Here comes the rain again

Hang on, weren’t computer games about (male teenage) wish-fulfillment? Weren’t they about pretending to be overly-muscular he-men carrying weapons the size and weight of Texas, or knight templars wielding enchanted swords, or cocky, ersatzIndiana Jones explorers making sexy small talk while exploring dark tombs looking for the Whatsit of Certain Doom?

Instead I’m spending time in front of the telly running after my son, knowing I won’t get to him before something horrible happens. I spend time shaking the controller so that my overweight on-screen avatar shakes his asthma inhaler, then I press right on the analog stick so he actually takes a puff of his medication. And all the while the rain keeps pouring down.

Heavy Rain is a weird game. It’s derivative: the atmosphere is pure Seven, which is nowhere as obvious as when I visit a suspect’s apartment and the man, a religious nutter, has crucifixes hanging from his ceiling like so many Little Trees car air fresheners, and the music sounds like Howard Shore’s B-sides. The characters lack subtlety and their dialogues often clunky. There’s something almost laughable about how hard the game tries to be melancholy, weighty, tragic. And the gameplay feels like a mix between Dragon’s Lair quick-time events (press R1 now not to get knocked out by the prostitute’s choleric john!) and one of those hipster-witty, highly meta indie games mocking the usual epic dick-waving of video games by making you do utterly mundane, pointless things: yes, you can open the fridge, take out a carton of orange juice, shake it (wouldn’t want all the pulp to remain at the bottom of the juice carton!) and take a gulp, but it won’t get you any closer to finding the Origami Killer. In fact, I’m a couple of hours into Heavy Rain and most of the interaction I’m offered is of the juice-carton or asthma-inhaler shaking kind. There are important decisions (do you shoot a suspect? do you foil a robbery?), but they don’t make up the bulk of the game. Is this some weirdo wish-fulfillment for pretentious, self-aware dweebs approaching middle age – an ironic power fantasy for the disillusioned?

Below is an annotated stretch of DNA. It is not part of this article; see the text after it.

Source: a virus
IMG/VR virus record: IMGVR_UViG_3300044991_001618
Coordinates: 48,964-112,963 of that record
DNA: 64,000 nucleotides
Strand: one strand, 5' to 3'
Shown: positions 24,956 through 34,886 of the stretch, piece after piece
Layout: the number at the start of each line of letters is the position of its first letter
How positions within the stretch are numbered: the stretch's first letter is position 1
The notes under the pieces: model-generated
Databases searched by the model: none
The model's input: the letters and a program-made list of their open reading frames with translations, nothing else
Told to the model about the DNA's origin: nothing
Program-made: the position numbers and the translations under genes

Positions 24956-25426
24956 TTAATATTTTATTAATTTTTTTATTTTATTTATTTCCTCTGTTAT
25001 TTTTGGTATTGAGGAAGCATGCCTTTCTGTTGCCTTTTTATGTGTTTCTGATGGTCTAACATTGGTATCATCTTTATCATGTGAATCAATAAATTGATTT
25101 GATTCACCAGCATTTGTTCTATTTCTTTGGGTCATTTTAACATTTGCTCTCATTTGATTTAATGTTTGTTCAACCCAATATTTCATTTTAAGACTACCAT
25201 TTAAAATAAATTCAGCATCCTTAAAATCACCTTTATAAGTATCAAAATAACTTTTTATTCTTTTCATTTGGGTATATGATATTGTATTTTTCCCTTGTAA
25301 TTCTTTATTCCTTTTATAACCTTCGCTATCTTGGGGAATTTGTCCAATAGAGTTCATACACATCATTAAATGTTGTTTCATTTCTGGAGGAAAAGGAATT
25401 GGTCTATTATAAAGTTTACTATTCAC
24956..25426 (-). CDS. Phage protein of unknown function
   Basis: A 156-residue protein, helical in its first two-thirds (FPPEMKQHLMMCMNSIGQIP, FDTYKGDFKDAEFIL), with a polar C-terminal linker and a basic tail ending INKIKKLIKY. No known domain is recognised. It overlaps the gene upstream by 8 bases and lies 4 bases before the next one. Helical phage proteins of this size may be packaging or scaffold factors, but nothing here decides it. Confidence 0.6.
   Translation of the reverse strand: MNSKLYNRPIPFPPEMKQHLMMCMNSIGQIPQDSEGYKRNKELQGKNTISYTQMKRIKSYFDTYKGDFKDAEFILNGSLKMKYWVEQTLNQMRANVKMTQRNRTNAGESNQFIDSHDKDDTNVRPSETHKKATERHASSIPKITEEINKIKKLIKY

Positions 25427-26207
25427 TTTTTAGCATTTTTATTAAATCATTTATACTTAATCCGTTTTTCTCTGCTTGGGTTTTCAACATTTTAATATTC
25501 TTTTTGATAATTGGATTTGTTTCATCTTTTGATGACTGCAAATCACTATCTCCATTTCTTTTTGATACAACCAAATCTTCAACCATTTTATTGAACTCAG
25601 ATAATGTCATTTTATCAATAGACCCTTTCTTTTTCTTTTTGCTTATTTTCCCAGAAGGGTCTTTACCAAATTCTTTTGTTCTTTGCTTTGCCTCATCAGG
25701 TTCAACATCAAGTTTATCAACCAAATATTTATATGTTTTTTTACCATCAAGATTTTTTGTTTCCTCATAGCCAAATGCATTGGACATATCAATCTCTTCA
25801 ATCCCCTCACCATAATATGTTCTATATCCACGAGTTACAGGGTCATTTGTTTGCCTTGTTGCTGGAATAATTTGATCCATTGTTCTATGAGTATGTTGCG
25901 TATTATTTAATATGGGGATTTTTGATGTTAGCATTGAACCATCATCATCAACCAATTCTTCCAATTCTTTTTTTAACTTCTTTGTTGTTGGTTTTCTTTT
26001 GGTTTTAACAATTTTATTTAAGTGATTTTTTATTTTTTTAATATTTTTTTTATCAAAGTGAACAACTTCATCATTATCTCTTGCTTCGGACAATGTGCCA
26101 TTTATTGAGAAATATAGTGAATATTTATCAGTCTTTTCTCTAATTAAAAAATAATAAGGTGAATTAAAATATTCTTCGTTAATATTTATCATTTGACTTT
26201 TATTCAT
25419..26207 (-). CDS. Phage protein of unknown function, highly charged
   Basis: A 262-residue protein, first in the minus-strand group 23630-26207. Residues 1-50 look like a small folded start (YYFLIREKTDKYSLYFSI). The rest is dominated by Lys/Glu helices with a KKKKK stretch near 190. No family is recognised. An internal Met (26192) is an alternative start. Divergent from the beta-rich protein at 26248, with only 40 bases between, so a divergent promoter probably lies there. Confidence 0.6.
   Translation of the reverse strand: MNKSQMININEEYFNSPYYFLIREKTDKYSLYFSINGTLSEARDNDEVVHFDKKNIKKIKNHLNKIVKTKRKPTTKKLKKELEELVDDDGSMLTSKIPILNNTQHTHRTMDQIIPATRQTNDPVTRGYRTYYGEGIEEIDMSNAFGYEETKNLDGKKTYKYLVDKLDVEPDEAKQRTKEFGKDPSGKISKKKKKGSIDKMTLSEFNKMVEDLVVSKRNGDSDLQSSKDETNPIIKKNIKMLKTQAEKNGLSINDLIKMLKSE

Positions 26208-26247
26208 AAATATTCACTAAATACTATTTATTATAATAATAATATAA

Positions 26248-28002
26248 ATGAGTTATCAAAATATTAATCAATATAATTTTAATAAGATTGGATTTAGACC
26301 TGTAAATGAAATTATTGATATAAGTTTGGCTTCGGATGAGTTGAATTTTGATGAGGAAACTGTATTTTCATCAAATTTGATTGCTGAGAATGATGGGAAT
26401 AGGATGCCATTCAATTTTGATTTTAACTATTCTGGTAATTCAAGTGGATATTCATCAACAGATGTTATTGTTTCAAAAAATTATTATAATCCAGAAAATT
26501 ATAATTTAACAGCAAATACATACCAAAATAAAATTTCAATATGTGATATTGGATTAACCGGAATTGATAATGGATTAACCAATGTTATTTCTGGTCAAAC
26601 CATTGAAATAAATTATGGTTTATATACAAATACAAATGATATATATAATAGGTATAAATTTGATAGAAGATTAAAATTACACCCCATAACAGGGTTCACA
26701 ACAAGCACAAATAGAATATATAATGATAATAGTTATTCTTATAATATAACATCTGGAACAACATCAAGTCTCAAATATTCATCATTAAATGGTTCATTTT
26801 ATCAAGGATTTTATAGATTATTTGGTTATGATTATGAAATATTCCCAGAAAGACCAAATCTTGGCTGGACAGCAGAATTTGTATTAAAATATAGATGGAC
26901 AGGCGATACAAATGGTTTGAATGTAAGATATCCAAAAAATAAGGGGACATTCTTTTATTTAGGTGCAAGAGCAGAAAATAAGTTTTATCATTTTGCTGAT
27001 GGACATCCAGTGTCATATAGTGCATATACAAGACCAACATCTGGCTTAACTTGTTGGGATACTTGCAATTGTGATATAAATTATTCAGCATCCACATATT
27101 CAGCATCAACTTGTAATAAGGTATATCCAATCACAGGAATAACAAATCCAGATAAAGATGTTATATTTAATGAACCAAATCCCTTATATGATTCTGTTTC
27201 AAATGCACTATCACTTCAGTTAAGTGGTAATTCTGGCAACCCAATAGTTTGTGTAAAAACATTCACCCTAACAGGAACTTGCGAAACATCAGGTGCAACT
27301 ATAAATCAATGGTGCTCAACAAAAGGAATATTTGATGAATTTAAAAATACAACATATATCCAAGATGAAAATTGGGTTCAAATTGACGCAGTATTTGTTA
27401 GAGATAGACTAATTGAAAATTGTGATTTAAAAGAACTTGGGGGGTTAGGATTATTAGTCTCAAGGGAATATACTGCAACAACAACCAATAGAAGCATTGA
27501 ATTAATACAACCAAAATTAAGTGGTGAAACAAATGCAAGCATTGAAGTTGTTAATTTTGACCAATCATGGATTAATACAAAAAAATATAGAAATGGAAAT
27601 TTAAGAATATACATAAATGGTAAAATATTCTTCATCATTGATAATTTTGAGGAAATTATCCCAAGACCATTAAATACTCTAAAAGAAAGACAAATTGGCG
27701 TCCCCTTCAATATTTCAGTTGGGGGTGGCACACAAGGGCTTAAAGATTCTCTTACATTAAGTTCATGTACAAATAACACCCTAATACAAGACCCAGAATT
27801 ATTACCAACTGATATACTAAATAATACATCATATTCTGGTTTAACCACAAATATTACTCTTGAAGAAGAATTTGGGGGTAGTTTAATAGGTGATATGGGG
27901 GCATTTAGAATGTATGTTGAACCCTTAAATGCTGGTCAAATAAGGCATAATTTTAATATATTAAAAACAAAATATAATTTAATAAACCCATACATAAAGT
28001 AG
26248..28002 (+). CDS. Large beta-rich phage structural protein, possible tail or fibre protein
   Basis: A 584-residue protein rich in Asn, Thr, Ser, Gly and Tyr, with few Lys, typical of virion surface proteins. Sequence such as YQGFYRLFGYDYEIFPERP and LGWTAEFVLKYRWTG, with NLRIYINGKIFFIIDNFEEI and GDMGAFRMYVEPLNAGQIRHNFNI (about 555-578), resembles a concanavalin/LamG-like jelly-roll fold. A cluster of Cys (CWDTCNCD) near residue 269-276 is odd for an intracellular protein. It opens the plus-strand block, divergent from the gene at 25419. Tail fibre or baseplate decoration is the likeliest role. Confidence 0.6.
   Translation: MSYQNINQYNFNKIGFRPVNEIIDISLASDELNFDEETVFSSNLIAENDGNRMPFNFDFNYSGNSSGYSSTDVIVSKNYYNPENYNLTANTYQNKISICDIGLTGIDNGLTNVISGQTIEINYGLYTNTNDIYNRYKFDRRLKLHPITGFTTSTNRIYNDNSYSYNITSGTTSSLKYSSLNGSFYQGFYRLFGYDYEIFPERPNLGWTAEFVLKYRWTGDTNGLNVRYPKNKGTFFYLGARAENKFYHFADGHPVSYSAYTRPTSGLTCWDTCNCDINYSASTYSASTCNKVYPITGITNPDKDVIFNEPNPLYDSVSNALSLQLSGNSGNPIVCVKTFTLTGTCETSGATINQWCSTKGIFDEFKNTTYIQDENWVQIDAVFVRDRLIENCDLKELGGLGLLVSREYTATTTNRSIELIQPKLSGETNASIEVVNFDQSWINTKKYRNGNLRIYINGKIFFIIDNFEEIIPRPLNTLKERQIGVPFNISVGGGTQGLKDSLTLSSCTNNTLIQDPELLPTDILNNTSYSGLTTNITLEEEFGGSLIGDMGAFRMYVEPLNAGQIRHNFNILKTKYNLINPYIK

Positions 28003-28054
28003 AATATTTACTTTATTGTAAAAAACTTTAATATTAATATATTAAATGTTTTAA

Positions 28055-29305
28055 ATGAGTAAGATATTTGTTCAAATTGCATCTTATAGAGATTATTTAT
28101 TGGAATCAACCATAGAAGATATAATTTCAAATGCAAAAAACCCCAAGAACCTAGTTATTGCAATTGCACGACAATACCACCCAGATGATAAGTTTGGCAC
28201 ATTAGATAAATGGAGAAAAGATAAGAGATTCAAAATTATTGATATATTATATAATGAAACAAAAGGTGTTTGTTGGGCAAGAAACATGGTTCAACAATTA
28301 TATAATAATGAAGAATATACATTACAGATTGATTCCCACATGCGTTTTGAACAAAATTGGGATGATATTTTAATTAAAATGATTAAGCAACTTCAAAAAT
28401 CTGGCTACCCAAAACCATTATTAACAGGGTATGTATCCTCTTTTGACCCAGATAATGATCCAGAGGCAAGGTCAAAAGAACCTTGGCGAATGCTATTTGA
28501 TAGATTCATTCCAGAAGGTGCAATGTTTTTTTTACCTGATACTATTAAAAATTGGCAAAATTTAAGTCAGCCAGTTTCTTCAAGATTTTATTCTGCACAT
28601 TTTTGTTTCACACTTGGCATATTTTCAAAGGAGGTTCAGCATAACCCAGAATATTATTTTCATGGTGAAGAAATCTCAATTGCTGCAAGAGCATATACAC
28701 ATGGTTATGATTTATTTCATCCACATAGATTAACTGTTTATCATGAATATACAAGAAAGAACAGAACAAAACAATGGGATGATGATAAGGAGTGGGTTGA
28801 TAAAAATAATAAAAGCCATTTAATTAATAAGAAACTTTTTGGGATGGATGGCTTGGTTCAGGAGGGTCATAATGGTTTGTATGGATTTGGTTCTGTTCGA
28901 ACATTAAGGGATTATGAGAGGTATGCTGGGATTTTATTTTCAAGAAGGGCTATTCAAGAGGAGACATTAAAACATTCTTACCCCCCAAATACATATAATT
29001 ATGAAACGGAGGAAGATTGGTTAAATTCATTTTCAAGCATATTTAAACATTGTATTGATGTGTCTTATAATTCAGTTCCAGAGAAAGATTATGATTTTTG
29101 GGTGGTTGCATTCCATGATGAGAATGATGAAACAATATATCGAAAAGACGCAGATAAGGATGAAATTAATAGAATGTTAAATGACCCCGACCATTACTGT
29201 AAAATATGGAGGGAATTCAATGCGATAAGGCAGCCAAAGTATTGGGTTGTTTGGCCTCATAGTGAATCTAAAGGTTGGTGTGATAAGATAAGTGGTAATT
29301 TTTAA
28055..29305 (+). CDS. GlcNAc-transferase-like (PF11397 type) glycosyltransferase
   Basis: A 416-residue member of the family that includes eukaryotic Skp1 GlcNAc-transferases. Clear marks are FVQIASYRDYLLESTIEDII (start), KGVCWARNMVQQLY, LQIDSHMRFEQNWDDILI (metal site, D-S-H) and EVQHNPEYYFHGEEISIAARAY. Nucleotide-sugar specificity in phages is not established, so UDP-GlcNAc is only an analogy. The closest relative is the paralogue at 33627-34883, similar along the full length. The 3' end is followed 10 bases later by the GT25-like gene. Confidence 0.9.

The thing is, though, the gameplay, allowing for actions veering between boringly banal and surreally pedantic, works in one important way: it puts you in the role of the character you’re playing in a most effective way. Heavy Rain provides the player with agency that precisely isn’t of the “I am a Jedi!” kind, which is always essentially “I am myself, but I am also invincible! Take that, 3rd grade bully who’s become an Imperial Stormtrooper!”; instead it makes it easier to slip into the skin of depressed father Ethan Mars or asthmatic private investigator Scott Shelby. It’s a bit like acting, where it can be the small actions and gestures, irrelevant to the plot, that make a character come alive – it’s the bits in between the showcase fights and high-tech investigation, between entering a suspect’s apartment and fighting off hooded intruders, that make the player empathise.

I’d hesitate to call Heavy Rain a good game. I’d definitely not want other games to copy its gameplay. But as an experiment in the potential and the limits of agency in gameplay, and in player identification, it’s fascinating. And I want such experimentation to be possible not only in small-scale indie games but also in Triple-A titles. Just like L.A. Noire, Heavy Rain may get quite a few things wrong, but what it gets right it does in ways that few other games have even attempted.

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